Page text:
This engraving depicts Princess Charlotte and Prince Leopold, seated in their box at Covent Garden Theatre. Leopold holds a libretto, containing the text of the performance, while Charlotte is turned to face him and wears a paisley shawl draped over one shoulder and a wreath of roses on her head. The couple is depicted on a particular occasion: watching ‘Henry VIII’ performed for the benefit of the Theatrical Fund on Saturday 29 June 1817. The cast included actress Sarah Siddons (1755-1831) as Queen Katherine. Although the original portrait by George Dawe, on which this print is based, was commissioned by Charlotte, the engraving was not issued until 6 April 1818, after the Princess's death.
On 22 May 1818, an advertisement in the ‘Morning Post’ for the engraving after Dawe’s full-length portrait of Charlotte in Russian costume also advertised:
‘…a highly-finished Chalk Engraving of their Royal Highnesses the Princess Charlotte and Prince Leopold, in their Box at the Theatre, engraved from the original Painting by George Dawe, Esq. R.A. by W. T. Fry. Prints, 1l. 1s. – Proofs, 2l. 2s. Highly finished in watercolours and mounted, 5l. 5s.’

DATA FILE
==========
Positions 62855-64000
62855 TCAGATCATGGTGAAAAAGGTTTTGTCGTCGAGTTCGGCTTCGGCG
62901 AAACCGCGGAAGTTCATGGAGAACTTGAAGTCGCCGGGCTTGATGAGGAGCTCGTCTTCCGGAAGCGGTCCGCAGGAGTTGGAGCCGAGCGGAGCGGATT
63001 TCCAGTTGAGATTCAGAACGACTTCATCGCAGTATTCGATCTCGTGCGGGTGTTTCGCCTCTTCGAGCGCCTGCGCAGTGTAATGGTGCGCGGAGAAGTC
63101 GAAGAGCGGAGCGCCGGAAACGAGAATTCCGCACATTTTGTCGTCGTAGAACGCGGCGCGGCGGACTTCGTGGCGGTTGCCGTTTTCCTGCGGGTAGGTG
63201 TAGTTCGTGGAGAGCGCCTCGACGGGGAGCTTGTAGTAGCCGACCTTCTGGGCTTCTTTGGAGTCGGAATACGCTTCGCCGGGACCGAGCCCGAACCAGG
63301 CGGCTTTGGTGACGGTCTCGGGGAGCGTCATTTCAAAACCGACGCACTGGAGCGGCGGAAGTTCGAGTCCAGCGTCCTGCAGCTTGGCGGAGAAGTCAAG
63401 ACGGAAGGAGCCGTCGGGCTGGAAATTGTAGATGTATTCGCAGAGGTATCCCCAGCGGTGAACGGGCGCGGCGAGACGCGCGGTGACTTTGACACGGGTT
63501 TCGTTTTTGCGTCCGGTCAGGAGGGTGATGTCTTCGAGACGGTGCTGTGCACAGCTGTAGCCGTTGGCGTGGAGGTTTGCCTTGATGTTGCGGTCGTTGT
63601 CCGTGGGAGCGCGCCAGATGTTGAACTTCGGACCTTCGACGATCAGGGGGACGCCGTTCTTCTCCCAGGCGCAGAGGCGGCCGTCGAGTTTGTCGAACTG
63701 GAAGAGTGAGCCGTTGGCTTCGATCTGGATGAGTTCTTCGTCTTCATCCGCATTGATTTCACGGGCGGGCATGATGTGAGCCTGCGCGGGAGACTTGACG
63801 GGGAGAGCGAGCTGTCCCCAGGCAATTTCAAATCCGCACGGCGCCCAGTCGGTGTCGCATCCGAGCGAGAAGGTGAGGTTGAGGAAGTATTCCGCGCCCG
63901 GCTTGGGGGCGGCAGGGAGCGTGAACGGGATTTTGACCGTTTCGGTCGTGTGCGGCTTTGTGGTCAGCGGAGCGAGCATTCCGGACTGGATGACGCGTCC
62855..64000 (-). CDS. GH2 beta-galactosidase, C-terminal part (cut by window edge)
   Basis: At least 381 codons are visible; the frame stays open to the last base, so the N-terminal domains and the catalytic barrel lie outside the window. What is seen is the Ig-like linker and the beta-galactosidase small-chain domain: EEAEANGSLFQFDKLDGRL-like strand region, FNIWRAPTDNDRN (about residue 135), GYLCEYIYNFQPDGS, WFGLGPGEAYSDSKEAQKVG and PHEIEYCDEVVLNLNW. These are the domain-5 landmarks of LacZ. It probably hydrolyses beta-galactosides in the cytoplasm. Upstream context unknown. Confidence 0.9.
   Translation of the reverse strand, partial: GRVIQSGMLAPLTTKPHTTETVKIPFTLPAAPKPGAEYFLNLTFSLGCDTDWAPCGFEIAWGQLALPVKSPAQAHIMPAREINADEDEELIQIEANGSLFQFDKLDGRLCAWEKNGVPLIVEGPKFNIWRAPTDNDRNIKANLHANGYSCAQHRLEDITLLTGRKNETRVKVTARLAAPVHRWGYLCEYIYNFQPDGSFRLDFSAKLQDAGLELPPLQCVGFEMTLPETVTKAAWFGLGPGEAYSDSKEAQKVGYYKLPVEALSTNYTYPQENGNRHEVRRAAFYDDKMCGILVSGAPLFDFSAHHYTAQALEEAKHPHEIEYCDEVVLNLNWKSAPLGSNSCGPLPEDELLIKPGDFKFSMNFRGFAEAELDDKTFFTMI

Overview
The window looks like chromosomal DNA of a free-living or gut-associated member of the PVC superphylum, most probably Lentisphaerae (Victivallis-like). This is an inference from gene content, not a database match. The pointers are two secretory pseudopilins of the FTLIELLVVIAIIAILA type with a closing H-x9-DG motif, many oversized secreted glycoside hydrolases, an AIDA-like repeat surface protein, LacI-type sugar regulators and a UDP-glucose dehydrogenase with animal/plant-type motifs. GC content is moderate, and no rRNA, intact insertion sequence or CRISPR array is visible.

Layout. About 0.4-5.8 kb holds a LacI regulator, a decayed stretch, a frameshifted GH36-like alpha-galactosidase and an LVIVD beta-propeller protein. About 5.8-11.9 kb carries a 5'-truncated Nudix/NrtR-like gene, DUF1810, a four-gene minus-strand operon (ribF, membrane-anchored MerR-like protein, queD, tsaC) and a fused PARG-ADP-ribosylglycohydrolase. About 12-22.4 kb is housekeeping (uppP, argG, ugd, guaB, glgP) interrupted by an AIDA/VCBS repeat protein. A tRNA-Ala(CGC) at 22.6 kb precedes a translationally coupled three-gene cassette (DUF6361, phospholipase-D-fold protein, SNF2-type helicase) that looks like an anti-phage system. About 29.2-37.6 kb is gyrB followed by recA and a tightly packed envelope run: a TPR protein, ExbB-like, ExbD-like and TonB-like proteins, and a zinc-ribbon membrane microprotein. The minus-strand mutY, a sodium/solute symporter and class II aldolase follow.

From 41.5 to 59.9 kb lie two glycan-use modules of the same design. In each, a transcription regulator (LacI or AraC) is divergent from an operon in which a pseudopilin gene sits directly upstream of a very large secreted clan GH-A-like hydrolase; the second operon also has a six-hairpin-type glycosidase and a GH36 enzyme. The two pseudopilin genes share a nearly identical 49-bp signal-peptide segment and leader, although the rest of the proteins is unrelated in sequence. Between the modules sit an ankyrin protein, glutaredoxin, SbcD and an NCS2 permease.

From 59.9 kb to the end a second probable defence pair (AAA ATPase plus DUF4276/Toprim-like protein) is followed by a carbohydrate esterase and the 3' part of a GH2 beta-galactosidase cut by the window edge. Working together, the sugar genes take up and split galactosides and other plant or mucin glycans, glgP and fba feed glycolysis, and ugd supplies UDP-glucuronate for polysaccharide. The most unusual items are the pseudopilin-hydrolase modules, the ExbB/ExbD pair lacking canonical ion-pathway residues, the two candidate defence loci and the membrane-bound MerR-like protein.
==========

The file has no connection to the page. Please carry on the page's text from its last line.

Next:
Nothing is known of the early life of William Thomas Fry. He was one of the first engravers to experiment with steel plates and encouraged dialogue on improving plate design. His stipple portrait of the Reverend William Naylor was one of the first engravings published using decarbonized steel plates designed by engraver Charles Warren. Fry also contributed to Rudolph Ackermann’s ‘Forget-me-not’ (1825), the first annual to use steel plates. He exhibited at the Society of Artists on Suffolk Street (1824-30) and produced eleven plates for the ‘National Gallery of Pictures of Great Masters’ (1836). Most of his works are portraits in stipple, but he also made aquatint and lithographic prints. He died, apparently unmarried, in London, aged c.54.
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